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Content-Analysis Research: An Examination of Applications with Directives for Improving Research Reliability and Objectivity

Content-Analysis Research: An Examination of Applications with Directives for Improving Research... Abstract This article provides an empirical review and synthesis of published studies that have used content-analysis methods. Harold Kassarjian's critical guidelines for content-analysis research were used to examine the methods employed in 128 studies. The guidelines were expanded by providing an empirical investigation of multiple dimensions of objectivity. Reliability issues were also assessed by examining factors central to the replication and interjudge coefficient calculations. The findings indicate a general need for improvement in the application of content-analysis methods. Suggestions for calculating reliability coefficients and for improving the objectivity and reliability of research are offered. This content is only available as a PDF. Author notes * " Richard H. Kolbe is assistant professor of marketing at Washington State University, College of Business and Economics, Pullman, WA 99164. Melissa S. Burnett is assistant professor of marketing at Southwest Missouri State University, College of Business Administration, Springfield, MO 65804. The authors thank F. Robert Dwyer, U. N. Umesh, and John Mowen for their helpful comments and encouragement on earlier versions of this manuscript, and Peter V. Raven and Michelle M. McCann for their assistance in data collection. © 1991 JOURNAL OF CONSUMER RESEARCH, Inc. http://www.deepdyve.com/assets/images/DeepDyve-Logo-lg.png Journal of Consumer Research Oxford University Press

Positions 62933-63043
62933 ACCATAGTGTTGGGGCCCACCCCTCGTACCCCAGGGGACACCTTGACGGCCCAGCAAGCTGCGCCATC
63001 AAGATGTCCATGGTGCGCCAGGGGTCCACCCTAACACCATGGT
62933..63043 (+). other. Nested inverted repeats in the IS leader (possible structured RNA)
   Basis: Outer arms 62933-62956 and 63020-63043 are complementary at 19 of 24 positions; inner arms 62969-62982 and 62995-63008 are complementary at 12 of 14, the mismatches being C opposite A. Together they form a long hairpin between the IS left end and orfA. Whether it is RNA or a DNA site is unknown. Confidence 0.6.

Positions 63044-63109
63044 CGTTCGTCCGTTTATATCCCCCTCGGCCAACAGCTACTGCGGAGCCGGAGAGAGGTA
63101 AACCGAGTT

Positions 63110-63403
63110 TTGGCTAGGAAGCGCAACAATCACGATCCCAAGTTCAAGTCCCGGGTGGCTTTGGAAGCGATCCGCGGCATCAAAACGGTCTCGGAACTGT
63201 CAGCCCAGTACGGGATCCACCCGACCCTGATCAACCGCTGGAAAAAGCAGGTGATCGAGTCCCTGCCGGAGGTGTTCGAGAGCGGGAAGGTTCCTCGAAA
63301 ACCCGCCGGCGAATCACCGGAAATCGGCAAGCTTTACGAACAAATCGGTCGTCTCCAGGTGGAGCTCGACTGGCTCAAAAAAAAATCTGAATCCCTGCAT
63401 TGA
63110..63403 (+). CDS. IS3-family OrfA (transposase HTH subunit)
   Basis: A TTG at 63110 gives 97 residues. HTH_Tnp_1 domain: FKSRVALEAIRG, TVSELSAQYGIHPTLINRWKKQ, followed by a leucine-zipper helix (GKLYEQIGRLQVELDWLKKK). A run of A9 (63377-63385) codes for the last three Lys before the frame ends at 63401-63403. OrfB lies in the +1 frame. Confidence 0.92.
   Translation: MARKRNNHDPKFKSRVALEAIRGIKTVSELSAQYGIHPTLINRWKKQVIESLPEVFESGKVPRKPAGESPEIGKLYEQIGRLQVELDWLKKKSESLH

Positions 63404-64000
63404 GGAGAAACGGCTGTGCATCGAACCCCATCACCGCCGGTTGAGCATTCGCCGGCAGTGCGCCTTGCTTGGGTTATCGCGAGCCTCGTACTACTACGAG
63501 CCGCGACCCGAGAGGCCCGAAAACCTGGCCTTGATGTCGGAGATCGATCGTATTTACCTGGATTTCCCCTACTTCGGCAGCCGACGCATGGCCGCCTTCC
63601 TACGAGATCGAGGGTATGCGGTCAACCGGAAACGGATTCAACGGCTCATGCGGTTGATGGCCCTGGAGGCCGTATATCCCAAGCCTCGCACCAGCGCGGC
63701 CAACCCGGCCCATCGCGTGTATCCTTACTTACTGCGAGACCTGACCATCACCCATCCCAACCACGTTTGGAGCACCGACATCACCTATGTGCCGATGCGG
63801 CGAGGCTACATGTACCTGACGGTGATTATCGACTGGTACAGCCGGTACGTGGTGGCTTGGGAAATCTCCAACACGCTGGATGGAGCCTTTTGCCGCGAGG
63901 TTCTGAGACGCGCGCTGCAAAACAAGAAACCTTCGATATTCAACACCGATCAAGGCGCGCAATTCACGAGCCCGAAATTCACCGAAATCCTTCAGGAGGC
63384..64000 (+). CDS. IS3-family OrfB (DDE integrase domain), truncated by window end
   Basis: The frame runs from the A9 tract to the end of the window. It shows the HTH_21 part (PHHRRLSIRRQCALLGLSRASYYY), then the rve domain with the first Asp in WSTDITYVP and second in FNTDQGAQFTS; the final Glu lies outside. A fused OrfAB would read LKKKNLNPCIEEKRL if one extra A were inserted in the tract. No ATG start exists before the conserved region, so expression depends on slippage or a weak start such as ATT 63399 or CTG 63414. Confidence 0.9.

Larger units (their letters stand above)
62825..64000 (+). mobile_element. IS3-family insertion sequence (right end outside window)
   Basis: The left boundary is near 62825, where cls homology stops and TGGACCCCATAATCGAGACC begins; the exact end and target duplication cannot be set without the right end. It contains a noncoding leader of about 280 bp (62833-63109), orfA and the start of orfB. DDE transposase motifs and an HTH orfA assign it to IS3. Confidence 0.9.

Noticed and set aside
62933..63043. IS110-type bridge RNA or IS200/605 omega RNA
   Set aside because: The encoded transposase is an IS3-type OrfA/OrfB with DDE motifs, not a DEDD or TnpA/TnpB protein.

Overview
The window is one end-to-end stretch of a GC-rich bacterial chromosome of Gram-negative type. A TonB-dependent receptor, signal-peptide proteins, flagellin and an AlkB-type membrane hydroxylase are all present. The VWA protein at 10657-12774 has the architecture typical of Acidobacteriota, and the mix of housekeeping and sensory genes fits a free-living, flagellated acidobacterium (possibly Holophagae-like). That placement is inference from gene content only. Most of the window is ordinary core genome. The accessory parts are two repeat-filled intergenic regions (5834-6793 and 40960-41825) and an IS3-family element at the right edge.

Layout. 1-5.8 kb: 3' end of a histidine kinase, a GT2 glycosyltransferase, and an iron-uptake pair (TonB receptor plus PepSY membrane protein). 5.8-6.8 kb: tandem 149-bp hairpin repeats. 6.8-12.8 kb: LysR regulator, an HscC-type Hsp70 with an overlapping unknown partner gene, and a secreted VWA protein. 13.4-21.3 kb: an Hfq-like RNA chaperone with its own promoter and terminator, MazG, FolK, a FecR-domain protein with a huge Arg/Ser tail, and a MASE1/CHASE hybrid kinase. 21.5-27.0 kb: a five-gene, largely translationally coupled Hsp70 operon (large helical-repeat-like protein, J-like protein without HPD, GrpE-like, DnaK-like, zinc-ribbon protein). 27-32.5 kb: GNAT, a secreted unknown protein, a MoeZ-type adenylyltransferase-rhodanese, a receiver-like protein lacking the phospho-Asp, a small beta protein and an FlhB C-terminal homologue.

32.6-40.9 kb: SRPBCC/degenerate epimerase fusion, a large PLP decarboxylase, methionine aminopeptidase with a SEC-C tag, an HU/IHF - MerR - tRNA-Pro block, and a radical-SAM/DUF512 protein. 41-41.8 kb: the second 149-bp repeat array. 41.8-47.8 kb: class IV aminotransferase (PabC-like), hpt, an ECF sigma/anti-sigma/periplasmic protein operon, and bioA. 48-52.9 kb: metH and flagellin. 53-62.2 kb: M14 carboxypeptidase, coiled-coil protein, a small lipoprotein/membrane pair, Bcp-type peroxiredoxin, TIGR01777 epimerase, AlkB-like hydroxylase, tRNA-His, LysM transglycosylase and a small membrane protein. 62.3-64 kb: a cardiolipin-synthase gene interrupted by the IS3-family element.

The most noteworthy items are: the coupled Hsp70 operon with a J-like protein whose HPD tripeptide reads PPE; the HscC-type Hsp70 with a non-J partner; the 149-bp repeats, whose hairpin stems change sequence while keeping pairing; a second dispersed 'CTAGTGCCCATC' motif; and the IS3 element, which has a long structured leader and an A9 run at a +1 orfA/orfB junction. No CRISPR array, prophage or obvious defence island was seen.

Content-Analysis Research: An Examination of Applications with Directives for Improving Research Reliability and Objectivity

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References (20)

Publisher
Oxford University Press
Copyright
© 1991 JOURNAL OF CONSUMER RESEARCH, Inc.
ISSN
0093-5301
eISSN
1537-5277
DOI
10.1086/209256
Publisher site
See Article on Publisher Site

Abstract

Abstract This article provides an empirical review and synthesis of published studies that have used content-analysis methods. Harold Kassarjian's critical guidelines for content-analysis research were used to examine the methods employed in 128 studies. The guidelines were expanded by providing an empirical investigation of multiple dimensions of objectivity. Reliability issues were also assessed by examining factors central to the replication and interjudge coefficient calculations. The findings indicate a general need for improvement in the application of content-analysis methods. Suggestions for calculating reliability coefficients and for improving the objectivity and reliability of research are offered. This content is only available as a PDF. Author notes * " Richard H. Kolbe is assistant professor of marketing at Washington State University, College of Business and Economics, Pullman, WA 99164. Melissa S. Burnett is assistant professor of marketing at Southwest Missouri State University, College of Business Administration, Springfield, MO 65804. The authors thank F. Robert Dwyer, U. N. Umesh, and John Mowen for their helpful comments and encouragement on earlier versions of this manuscript, and Peter V. Raven and Michelle M. McCann for their assistance in data collection. © 1991 JOURNAL OF CONSUMER RESEARCH, Inc.

Journal

Journal of Consumer ResearchOxford University Press

Published: Sep 1, 1991

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